He said the EU was not able to start discussing the future relationship.

Mr Barnier said the EU needed “confidence and clarity” on its red lines.

He added there was “no question of making concessions” on any of the issues.

11:36am:

On citizens’ rights, he said the two sides were still divided on family reunification and the export of benefits.

he said any Eu citizen should be able to bring his parents to where he lived.

On Ireland, he said both sides had reached agreement on the common travel area but there was more work to do.

11:32am:

Mr Barnier has begun speaking saying talks had been “constructive” without “any great step forward”.

He said both sides “share the same objectives” but he stressed again the key objectives of payments, citizens’ rights and the Irish border.

11:25am:

The briefing has been delayed slightly by a pro-EU protester dressed as Supergirl.

She has just been removed from the conference room.

11:10am:

Ahead of the conference, Liam Fox has been speaking to the Commons about “positive” developments in future trade deals.

He said that a number of transitional trade deals between Britain and members of the Brussels bloc could kick in for a two-year transitional period after Brexit D-Day in March 2019.

And he says the government is working to confirm as many trade deals as possible over the next two years, provided other governments are willing to cooperate.

Mr Fox also said there was “no difference” between him and Chancellor Philip Hammond over paying out in case of no deal with Brussels.

10:55am:

The press conference to get underway in around 20 minutes.

It is unclear how much of an update the two men will be able to provide as there are reports that negotiations are still stuck.

One official told the Financial Times today that talks had reached a standstill with “no progress” at all.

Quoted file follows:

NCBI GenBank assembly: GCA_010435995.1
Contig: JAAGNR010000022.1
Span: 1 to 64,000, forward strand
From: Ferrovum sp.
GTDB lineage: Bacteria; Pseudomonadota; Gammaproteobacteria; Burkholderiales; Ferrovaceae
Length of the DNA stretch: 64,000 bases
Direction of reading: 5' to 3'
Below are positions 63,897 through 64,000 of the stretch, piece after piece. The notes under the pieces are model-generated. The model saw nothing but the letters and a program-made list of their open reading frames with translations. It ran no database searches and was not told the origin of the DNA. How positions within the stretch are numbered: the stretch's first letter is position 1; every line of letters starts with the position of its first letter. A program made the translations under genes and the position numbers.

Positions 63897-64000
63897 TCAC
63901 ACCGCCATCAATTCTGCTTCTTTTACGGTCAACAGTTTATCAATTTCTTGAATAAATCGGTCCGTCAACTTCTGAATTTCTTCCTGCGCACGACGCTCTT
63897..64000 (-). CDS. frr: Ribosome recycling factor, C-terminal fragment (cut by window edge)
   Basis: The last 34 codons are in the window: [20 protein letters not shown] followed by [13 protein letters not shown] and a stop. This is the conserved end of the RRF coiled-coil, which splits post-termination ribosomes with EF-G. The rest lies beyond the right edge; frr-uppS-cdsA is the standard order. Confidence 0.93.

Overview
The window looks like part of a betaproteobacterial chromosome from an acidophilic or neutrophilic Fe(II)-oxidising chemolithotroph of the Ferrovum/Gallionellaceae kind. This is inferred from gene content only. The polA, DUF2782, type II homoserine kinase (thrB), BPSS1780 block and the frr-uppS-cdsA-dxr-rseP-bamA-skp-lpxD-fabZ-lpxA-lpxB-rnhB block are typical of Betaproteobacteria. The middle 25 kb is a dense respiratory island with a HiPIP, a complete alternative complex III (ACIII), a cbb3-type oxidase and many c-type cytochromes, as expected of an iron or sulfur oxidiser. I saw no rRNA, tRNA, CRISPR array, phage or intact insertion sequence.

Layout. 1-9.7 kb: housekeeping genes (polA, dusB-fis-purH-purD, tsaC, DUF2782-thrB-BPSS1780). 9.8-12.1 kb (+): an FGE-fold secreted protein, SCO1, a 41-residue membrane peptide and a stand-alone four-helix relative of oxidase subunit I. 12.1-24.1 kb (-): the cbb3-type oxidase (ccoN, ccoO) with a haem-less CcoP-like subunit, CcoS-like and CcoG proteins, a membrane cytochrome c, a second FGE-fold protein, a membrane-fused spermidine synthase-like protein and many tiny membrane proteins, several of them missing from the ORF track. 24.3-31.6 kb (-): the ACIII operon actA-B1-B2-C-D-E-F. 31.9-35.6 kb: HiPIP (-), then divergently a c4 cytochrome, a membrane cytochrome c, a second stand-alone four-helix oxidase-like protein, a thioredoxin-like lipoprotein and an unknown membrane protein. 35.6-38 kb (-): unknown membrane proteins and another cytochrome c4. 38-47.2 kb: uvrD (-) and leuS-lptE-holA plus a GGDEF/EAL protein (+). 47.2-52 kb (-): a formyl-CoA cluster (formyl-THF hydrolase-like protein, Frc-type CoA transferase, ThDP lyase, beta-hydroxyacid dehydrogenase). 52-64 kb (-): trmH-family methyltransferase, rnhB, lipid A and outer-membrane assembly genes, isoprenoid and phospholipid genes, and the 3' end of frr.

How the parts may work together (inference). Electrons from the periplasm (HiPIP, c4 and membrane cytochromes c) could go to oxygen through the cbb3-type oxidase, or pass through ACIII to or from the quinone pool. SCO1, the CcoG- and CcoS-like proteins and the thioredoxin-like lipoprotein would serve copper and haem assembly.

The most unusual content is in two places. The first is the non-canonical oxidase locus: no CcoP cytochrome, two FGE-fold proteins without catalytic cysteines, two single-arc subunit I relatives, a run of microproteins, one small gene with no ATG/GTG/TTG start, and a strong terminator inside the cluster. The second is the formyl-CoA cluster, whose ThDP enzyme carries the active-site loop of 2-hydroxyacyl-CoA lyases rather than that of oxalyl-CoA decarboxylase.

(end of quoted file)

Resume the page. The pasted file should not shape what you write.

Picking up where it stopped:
Theresa May assured MPs this week that contingency plans were being worked up in case the UK crashed out of the bloc with no deal in place.

That came despite warnings from under-fire Chancellor Philip Hammond that he was not prepared to spend vast amounts of money preparing for a “no deal” Brexit.

On Tuesday, European Council president Donald Tusk became the latest senior figure to warn the negotiations had not advanced sufficiently to move onto the second phase, including a new free trade deal.

Mr Barnier is due to brief the leaders of the other 27 EU member states on the state of the negotiations when they meet next week for a summit in the Belgian capital.

In her Florence speech, Mrs May sought to reassure other EU leaders that the UK would fully honour its outstanding obligations while continuing to pay into the EU budget during a proposed two-year transition.

However, there is frustration in Brussels that Mr Davis has so far been unwilling to put an actual figure on the divorce bill.

The Florence speech led to a more amicable atmosphere from the Brexit Secretary and his Mr Barnier at their last appearance together.

It followed a previous press conference was notable for its frosty nature, with Mr Barnier hitting out at Britain’s approach to talks.